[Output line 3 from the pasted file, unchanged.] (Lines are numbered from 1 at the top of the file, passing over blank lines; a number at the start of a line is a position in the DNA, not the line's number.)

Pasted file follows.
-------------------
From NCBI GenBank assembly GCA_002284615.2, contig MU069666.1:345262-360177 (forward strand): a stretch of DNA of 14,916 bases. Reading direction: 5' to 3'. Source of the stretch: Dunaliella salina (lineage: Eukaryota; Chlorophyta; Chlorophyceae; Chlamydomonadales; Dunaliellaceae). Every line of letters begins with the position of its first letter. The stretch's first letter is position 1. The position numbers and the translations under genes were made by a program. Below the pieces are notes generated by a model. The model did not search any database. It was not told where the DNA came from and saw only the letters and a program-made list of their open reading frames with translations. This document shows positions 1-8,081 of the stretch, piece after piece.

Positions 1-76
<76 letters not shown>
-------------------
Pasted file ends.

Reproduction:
<76 letters not shown>